PennApps: Interesting Hacks to the Student-run Hackathon

A week ago, a friend of ours told us about this awesome event at Penn called PennApps, where students from across the eastern seaboard come to turn their new ideas into useable products in 48 hours. Even though the event was only two days away, when we heard about the event we knew we wanted to be a part, so on Thursday night I hopped on the red-eye to Philadelphia for a hackathon that was even better than I had heard.

The most noticeable thing about PennApps it’s huge – given that at over 300 students participate, making it the largest student run hackathon, it makes sense that it would seem like a big event, but it’s hard to imagine without being there.
There were so many eager hackers that they overflowed the main room where the hacking was going on, setting up tables, chairs, and power strips in hallways, outside, in rooms and lounges in the dorms nearby – if there was WIFI, there were students cranking out code.

Impressively, the students hail from all over the east coast – there’s obviously a large contingent of Penn students, but with students coming from as far away as MIT and University of Michigan, it’s clear this event has entered the big leagues.


Overall, the quality of people’s projects was very high, particularly in terms of beautiful design, a component often lacking (understandably) in cases where coders are cranking as fast as possible just to get a baseline hack out the door. SnapSite (, who took 2nd place overall, is a great example of the sort of polished design that a number of top hacks exhibited, like BattSignal( .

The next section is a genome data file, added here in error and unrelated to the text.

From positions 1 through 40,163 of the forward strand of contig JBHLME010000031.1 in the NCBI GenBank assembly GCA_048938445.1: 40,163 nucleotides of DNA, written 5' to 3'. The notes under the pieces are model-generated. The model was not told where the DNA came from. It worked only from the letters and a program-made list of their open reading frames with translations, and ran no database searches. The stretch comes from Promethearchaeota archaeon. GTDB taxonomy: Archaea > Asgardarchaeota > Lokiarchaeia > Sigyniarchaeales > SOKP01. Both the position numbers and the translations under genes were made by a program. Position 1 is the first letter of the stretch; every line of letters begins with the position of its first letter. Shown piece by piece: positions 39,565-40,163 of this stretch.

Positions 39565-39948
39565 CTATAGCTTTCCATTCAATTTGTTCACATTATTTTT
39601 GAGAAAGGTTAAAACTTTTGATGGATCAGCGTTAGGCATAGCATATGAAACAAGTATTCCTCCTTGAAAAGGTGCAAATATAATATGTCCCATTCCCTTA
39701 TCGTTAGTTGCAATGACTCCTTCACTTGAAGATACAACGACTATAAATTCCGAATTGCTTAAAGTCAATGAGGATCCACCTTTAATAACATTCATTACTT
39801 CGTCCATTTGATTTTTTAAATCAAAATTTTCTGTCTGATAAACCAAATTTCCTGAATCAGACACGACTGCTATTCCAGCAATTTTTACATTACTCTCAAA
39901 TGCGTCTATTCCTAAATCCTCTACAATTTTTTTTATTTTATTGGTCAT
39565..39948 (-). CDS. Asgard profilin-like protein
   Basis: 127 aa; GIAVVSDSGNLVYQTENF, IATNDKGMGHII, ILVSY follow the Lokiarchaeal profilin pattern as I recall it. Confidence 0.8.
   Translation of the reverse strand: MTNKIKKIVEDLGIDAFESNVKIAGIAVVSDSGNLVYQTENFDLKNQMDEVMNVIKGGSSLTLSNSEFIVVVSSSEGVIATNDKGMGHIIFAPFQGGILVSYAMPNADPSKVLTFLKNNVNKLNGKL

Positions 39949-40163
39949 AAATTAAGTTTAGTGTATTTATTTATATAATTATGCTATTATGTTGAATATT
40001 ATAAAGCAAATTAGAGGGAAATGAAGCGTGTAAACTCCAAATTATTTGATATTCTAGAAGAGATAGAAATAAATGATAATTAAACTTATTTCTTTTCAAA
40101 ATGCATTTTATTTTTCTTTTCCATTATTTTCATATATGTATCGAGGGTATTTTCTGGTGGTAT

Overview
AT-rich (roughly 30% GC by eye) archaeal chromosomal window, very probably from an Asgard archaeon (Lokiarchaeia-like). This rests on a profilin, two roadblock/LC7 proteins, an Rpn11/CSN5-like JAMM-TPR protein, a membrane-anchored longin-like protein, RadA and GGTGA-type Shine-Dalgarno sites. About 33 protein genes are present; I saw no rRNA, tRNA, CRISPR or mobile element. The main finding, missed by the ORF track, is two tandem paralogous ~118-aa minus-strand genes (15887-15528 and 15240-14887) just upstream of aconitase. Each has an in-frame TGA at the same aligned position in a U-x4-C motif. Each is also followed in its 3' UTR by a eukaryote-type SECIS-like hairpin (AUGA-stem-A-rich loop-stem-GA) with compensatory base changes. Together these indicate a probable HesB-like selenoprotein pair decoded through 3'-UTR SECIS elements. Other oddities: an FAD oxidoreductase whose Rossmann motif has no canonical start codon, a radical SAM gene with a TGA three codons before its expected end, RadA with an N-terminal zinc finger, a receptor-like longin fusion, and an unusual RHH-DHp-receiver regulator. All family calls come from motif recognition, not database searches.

Following the recent trend these days, there were also a number of hardware-based hacks, from the fun but ingenious hack that will text you when your drink you put in the fridge is as the desired temperature to LPControl, a record-player based input device (seriously:, to PayTango, a group looking to disrupt the payment industry via a biometric fingerprint reader.

It wasn’t just the hacks that were impressive – the event itself was run exceptionally well, especially given that all the organizers were students. There was a good balance of heads-down coding and fun diversions like nerf-gun fights and a 2am run to get calzones, and enough good food and caffeine to power the furiously-working hackers.

I was running around helping out students get integrated with, so I didn’t get much sleep, but I had a great time. Needless to say, we’ll be there at the next PennApps for sure.


Also wanted to give a shout-out to the Alchemy project, who won a trophy and Nexus 7 for their integration of with a semantic analysis engine to run the Wikipedia game on your own documents. Other favorites include Quirky, easy UI testing for mobile mockups; Snippit, reddit for code snippets; Emailr: Email-based social networking; and Clipmob, a crowdsourced community for sharing and finding coupons. Full list of hacks at

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– Brett

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